Nicolae Ceausescu’s last speech, 21st of December, 1989.
I will begin my blog on visual culture with a case in which the production and consumption of an image (in this case TV footage) marked the end of a political era. It was the 21st of December 1989, and the Romanian dictator Nicolae Ceausescu gave a speech to about 100.000 people who have gathered at Piata Republica in the capitol Bucharest. Romanian state television transmitted the speech live, in what was supposed to be a celebration of Ceausescu’s leadership. The broadcast begins with the predictable signifiers of an autocratic regime: Ceausecu stands on the balcony of the gigantic Central Committee Building, speaking down to the huddled masses below, his amplified voice is echoing in the vastness of the Republican Square. In support of their General Secretary, Ceausescu is flanked by various Communist Party officials and the Deputy Prime Minister of Romania, his wife Elena. Romanian TV operated mainly two cameras who covered this event: one focusing on Ceausescu standing on the balcony, and the other focusing on the people standing in the square. The depiction of the crowd is also highly stage-managed and filled with ideological signification. The front segment of the crowd are likely party members clapping in unison or holding up banners and giant portraits of Ceasescu and his wife. The elevated viewpoint of the camera has the effect that the grandness of the occasion is matched by the huge masses that can be seen filling up the square. But also, by filming from high above, the people gathered in the square remain, in the eyes of the viewer, an anonymous mass whose purpose that day was to support their leader. In other words, in the footage any individualism is reserved to Ceausescu himself.
The TV footage however would also depict that Ceausescu’s regime was already crumbling by the time he made his speech. A few minutes into his final act on the political arena, sections of the crowd start hissing. It is an unusual sound that creeps from the back of the crowd towards the front row. Like a wave crashing into the shore, the sound of his own people booing and hissing in condemnation finally reaches Ceausescu whose facial expression is one of disbelief. For a brief moment, the sound coming from the crowd is so high pitched that it has the characteristics of a panic. The camera starts shacking. The transmission is interrupted by interference and noise.
While Ceausescu raises his right hand asking for calm, the TV camera picks up rushed and flurried activity on the balcony of the Central Committee Building. One man in particular stands out: he is well-built, dressed in a black suit, looking towards the square as if to check out who exactly started the hissing as he rushes behind a curtain. The signification of the curtain in these moments caught by Romanian TV are important: as if to signal that the iron curtain was, following the fall of the Berlin Wall, finally also lifted in Romania. The curtain also underlines the performative aspect of Ceausescu’s appearance on the balcony. It’s as if he is the main actor, the politbüro the supporting actors, the balcony the stage and the people the audience who knows that the final curtain is about to fall.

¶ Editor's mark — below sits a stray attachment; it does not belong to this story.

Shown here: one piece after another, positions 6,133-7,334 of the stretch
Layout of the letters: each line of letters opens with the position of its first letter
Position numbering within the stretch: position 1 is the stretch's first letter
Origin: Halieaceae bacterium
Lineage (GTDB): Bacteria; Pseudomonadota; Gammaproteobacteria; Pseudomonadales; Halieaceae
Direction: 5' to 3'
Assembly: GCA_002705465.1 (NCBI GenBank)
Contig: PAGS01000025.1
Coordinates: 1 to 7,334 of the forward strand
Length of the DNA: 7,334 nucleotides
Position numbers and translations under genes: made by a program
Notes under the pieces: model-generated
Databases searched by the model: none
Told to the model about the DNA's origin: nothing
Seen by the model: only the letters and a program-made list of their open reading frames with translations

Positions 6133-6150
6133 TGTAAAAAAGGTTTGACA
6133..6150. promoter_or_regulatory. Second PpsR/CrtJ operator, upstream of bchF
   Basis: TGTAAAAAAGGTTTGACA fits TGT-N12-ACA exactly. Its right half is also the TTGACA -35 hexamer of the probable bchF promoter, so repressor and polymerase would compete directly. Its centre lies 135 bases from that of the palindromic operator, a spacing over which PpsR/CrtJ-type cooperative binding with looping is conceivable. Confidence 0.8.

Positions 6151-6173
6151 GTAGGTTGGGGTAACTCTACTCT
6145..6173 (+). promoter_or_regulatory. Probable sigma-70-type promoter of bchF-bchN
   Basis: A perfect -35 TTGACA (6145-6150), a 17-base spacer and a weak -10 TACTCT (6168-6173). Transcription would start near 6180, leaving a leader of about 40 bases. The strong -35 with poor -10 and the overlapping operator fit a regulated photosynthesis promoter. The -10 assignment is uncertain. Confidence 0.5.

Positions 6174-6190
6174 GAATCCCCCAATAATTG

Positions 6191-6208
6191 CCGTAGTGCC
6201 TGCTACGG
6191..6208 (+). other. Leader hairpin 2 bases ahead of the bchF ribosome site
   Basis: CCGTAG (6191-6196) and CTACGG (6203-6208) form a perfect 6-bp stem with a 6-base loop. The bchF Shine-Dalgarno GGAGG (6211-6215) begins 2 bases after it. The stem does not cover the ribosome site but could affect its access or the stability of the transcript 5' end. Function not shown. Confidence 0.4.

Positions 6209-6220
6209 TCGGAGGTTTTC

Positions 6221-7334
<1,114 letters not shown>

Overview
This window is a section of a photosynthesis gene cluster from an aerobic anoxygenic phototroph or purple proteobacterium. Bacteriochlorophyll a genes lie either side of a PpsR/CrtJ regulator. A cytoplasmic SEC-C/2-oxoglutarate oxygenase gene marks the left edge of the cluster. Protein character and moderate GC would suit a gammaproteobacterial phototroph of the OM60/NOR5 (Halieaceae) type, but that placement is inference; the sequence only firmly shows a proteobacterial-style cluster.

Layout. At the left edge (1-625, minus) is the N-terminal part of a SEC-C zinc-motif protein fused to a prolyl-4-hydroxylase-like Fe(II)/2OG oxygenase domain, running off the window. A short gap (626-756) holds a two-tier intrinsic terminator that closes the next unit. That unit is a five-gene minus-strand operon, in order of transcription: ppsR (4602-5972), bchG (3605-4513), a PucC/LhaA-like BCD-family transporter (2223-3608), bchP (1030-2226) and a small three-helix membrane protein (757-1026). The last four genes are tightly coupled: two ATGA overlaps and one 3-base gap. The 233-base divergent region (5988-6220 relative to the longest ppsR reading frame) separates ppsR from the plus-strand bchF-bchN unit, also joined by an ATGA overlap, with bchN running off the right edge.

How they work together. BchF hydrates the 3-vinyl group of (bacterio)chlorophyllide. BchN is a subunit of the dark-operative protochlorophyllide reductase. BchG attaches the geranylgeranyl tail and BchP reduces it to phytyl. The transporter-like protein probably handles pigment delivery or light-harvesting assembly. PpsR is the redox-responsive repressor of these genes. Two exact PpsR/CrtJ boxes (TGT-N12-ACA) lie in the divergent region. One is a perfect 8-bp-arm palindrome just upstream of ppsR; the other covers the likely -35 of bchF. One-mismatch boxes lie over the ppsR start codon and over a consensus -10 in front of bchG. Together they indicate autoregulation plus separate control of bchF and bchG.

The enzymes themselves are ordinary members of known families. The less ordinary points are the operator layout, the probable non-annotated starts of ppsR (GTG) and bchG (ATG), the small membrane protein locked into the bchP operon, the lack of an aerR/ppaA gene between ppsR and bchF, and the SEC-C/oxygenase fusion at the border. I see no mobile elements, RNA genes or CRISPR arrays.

When it became clear that neither Ceasescu’s desperate attempts to calm down the crowd, nor a shot of the crowd itself were conducive to the agenda of the party, the camera starts filming a building on the other side of the square. Another shot depicts a similarly monumental building, whereas the crowd itself was cropped out in both shots. In other words, the camera, lost in the fast advancing events of that day, was searching for appropriate subjects that would not undermine the regime. For almost three minutes, Romanian state television broadcast these scenes while Ceasescu’s can be heard saying over and over again ‘hallo, hallo, hallo …’. Still in disbelief that the people are hissing, he knocks on the microphone in the assumption that surely, if the people heard his orders, they would stop booing him. Elena as well can be heard reaching towards the microphone, asking for silence. Again, the echoes of their voices are bouncing of the buildings in the square. The visuals and the sound are thus entirely paradoxical. While state television filmed subjects that signify steady government, the desperateness of the situation is only discernible in the combination of image and sound.
After three long minutes, the crowd reaches a temporary moment of silence and the cameras take up their usual positions. However, as opposed to earlier shots, the camera zoomed away from Ceausescu and his cronies as if to signify that even Romanian state television are now, literally, distancing themselves from the regime. Ceausescu’s voice, tired of demanding order, is breaking up as his final act comes to a close. He would disappear behind the curtain while the crowd grew bigger, louder and more agitated. The revolution had begun. Ceausescu and his wife were trapped and they needed to be airlifted with a helicopter the next morning. Three days later, on the 25th of December, Nicolae Ceausescu and his wife Elena were sentenced to death and executed on the spot. The execution happened so quickly that the omnipresent camera of Romanian state television failed to capture the decisive moment.
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